Under a pile of A4 snowflakes

April 28, 2011 § Leave a comment


Human spirograph

April 28, 2011 § Leave a comment

Tony Orrico does the coolest performance art I’ve seen in a long long time.

So cool so cool so cool.

Hat tip to swissmiss

Imbibing this evening

April 28, 2011 § Leave a comment

Old Mout Boysencider, made in Nelson, NZ.

Delightful stuff!

(hhehehehehe i like boysencider i like boysencider i like boys and cider lol)

Reading this week

April 26, 2011 § Leave a comment

Eating Animals by Jonathan Safran Foer.

Monday laughs

April 25, 2011 § Leave a comment

Dads are the original hipster.  This is cracking my shit up.

Sunday musicology: renaissance and modern choral music

April 24, 2011 § Leave a comment

I listened to the English madrigal April is in my mistress’ face about 40 times today.  I remember hearing it for the first time in one of my high school music classes, and its melody was lodged in my head forever.

I like the madrigal form – each line was given its own melody, and the melody was intended to be very expressive of the text in that line.  Often each line is meditated on before moving onto the next.  I think this is why April is in my mistress’ face was so memorable for me.  Each line has its own musical personality.  Also, it’s a simple and pretty piece of renaissance music.

I’ve actually recently been listening to a modern piece of choral music that contains many of these same musical characteristics: Leonardo dreams of his flying machine, by Eric Whitacre.  When I noticed the similarities in this piece to renaissance music I read Eric Whitacre’s story about the composition of this piece.  Unsurprisingly, the references to renaissance music are deliberate.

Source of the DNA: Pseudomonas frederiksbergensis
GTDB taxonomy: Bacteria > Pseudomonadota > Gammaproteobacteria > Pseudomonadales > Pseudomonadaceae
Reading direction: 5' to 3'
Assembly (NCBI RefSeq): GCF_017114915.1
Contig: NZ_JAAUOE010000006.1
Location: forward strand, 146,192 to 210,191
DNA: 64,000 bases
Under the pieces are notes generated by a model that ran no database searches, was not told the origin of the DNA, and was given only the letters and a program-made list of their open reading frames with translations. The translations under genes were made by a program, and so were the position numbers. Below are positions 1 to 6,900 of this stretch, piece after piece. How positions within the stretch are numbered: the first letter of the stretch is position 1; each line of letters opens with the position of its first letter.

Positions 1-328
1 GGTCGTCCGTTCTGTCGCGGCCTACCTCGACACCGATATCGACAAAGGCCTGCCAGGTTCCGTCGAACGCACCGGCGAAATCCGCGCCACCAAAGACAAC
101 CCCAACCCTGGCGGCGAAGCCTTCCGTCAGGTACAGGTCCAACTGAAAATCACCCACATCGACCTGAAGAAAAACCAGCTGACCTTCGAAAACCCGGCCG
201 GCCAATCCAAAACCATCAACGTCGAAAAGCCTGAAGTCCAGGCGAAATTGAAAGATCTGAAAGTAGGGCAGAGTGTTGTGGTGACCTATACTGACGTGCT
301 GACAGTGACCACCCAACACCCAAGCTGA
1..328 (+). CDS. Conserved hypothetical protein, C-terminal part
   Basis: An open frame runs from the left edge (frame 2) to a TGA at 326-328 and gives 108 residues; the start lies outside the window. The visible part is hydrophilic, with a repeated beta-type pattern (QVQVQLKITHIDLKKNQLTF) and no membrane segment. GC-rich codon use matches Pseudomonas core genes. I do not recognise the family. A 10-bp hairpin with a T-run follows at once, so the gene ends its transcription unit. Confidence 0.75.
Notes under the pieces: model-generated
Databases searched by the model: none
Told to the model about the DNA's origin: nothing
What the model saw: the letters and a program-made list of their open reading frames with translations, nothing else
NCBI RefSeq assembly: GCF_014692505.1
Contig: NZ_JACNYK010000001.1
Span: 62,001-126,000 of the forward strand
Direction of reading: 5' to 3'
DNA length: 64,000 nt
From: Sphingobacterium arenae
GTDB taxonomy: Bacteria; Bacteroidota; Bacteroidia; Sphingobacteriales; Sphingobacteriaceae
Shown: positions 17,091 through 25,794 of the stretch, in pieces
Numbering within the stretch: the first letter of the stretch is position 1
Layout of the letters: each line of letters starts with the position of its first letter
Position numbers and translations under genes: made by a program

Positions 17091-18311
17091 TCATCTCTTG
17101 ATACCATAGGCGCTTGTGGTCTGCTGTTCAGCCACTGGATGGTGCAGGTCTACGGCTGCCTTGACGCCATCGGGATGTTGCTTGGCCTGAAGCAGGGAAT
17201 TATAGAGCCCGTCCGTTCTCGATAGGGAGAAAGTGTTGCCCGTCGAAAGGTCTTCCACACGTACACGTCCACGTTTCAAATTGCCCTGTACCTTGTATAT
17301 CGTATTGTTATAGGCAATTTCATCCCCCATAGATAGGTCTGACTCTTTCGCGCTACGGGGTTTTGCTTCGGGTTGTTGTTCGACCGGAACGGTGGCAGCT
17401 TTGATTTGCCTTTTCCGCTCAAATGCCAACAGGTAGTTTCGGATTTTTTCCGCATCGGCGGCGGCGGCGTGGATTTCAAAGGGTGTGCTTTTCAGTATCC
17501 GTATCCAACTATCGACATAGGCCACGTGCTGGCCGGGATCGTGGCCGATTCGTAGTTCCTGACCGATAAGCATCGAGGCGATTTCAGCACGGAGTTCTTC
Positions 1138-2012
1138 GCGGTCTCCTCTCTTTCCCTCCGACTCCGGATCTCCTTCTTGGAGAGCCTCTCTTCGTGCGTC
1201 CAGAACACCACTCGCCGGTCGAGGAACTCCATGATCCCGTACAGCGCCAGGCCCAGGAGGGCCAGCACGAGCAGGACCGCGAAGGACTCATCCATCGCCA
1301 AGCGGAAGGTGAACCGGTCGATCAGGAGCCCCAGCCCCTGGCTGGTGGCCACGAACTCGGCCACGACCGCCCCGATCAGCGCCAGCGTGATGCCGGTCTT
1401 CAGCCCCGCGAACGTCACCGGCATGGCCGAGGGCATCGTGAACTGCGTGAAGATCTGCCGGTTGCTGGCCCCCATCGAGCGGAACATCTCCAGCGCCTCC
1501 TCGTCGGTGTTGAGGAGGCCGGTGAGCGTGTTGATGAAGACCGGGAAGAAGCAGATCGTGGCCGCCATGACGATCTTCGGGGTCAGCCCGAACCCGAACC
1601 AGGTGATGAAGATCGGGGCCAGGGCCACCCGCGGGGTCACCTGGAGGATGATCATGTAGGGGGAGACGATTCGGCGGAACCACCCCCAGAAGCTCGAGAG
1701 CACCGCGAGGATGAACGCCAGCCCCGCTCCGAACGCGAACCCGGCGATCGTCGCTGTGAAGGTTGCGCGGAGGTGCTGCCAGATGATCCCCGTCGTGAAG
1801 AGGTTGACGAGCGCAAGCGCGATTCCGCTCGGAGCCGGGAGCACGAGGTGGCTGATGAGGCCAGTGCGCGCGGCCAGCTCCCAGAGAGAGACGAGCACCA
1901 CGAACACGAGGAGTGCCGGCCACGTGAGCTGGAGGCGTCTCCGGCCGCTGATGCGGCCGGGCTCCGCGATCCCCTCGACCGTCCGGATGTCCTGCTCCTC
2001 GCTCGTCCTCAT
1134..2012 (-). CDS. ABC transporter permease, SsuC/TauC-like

The concept of Leonardo was a musical description of what Leonardo da Vinci would feel as he dreamt about making flight possible.  Thus, the melodies paint a vivid image of flying, and each line is given a new musical motif fitting its text.  The piece starts with the description of longing for flight: passages that lift and soar, but kept getting interrupted. Frequent unexpected chord changes convey a feeling of restlessness, and by the time of the meditation on “one by one” the music describes serious thought and the process of invention.  Switches between feverish, speedy passages and slow, ascending ones further suggest different stages in the invention process before finally culminating in taking off for a first flight.

Art today

April 23, 2011 § Leave a comment

This 17 year-old’s 365 project is more impressive than most. Dude can take a decent goddamn photograph.

Forget the pet store.
The nature of the lonely.

The collector.
The rejection scene.